Ideally alleles or haplotype of a single or multiple markers identified post-GWAS or QTL analysis are used to evaluate their effect on a trait of interest. The goal of this tutorial is to visualize the allele effects of a genetic marker on a trait (phenotype) utilizing a R package ggstatsplot developed by Indrajeet Patil, and use its in-built parameters to test the statistical significance of the effect sizes. ggstatsplot produces publication quality figures with descriptive and inferential statisitcs, and requires minimal coding experience to analyze their data.

• Install ggstatsplot in R
• Creating input file
• Importing data in R environment
• Plotting allele effect & Parameters
• Citation

## 1. Install ggstatsplot in R

The latest version 0.9.1 of the ggstatsplot can be installed using the below code:

install.packages("ggstatsplot")

library(ggstatsplot)

• ggstatsplot requires R version >=4.0

## 2. Creating input file

An input file can be a text(.txt) or comma separated file (.csv) in a format shown in an screenshot below:

Description of the columns or header in the file are:

Genotypes : List of sample names

Phenotype : Column containing phenotypic data

Marker_s10_1532223 : Marker name and its allele calls of the corresponding samples

## 4. Importing data in R environment

The input file can imported into R environment via below line of codes:

library(ggstatsplot)



Output –>


Genotypes Phenotype Marker_s10_1532223
1  Sample_1      2.00                  A
2  Sample_2      2.00                  A
3  Sample_3      2.50                  A
4  Sample_4      2.75                  A
5  Sample_5      3.00                  A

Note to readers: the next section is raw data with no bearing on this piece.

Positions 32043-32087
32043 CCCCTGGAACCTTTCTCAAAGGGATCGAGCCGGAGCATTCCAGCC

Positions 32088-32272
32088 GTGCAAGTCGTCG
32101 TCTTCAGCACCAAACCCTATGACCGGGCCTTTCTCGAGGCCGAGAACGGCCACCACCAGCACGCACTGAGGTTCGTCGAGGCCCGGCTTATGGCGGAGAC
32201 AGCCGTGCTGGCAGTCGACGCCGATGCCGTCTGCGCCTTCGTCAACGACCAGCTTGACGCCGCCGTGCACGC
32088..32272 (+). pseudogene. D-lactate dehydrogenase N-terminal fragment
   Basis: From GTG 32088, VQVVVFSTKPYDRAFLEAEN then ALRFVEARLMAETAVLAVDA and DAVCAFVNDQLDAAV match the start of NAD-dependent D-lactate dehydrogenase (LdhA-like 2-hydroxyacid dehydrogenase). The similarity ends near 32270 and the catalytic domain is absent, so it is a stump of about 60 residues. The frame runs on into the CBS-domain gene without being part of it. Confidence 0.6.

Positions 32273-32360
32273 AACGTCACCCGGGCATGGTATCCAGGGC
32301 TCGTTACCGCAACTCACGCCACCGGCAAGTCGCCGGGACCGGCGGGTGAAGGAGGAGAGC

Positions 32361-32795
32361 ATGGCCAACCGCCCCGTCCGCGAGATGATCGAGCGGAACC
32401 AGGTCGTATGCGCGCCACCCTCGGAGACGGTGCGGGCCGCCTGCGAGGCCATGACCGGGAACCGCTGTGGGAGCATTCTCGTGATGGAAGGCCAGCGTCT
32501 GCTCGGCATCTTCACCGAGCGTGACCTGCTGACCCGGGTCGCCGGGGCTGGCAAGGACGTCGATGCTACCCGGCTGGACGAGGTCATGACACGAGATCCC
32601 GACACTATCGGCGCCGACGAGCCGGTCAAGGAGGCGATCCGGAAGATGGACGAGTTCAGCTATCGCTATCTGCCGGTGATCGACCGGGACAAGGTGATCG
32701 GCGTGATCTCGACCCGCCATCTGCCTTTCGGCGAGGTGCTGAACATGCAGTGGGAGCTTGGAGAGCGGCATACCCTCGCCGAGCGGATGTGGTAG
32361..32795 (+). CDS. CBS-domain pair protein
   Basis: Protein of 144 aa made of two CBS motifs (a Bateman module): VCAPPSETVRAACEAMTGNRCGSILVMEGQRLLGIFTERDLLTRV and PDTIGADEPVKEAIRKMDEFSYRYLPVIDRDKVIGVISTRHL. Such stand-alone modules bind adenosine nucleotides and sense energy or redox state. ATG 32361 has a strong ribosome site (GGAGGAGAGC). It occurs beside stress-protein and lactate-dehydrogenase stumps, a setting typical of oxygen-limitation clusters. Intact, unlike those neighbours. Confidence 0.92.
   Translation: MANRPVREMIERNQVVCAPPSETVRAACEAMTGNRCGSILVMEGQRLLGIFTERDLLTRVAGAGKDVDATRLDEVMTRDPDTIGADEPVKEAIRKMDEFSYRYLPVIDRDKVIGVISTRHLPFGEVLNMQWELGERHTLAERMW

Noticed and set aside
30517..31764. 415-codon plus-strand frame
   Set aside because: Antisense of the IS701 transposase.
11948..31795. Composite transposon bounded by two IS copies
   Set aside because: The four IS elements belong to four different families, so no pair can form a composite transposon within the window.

6  Sample_8      3.00                  A


Note: Alleles of multiple markers can be added via concating the allele calls of a marker set for a list of sample. For example: A;G;A. Also, please remove any missing allele (“N”) calls in the data or else it will be considered as an allele state and not treated as missing data.

## 5. Plotting allele effect & Parameters

Code to plot the allele effects using ggbetweenstats function:

ggbetweenstats(
data  = input,
x     = Marker_s10_1532223 ,
y     = Phenotype   , type = "n", pairwise.comparisons = T,
xlab = "Alleles",
ylab = 'Phenotype',
title = "Allele Effects of the marker s10_1532223"
)


Output –>

Description of the parameters in the above code are:

data : Obejct containing the input file

x : X-axis of the marker containing allele/haplotype calls

y : Y-axis of the phenotypic values

xlab : renaming x-axis label

ylab : renaming y-axis label

title : title of the plot

type : distribution of the data type

Note: You can define the distribution of your data, that is: parameteric or non-paratemeric using the type parameter, and perform pairwise-comparison. Also, if you have unbalanced data per group make sure type=np to calculate the non-parameteric pairwise-comparsion test a.k.a Dunn test.

To see all supported plots and statistical analyses, see the package website: https://indrajeetpatil.github.io/ggstatsplot/

Thank you for reading this tutorial. I really hope these steps will assist in your analysis. If you have any questions or comments, please comment below or send an email.

## 6. Citation

Patil, I. (2021). Visualizations with statistical details: The 'ggstatsplot' approach. Journal of Open Source Software, 6(61), 3167, doi:10.21105/joss.03167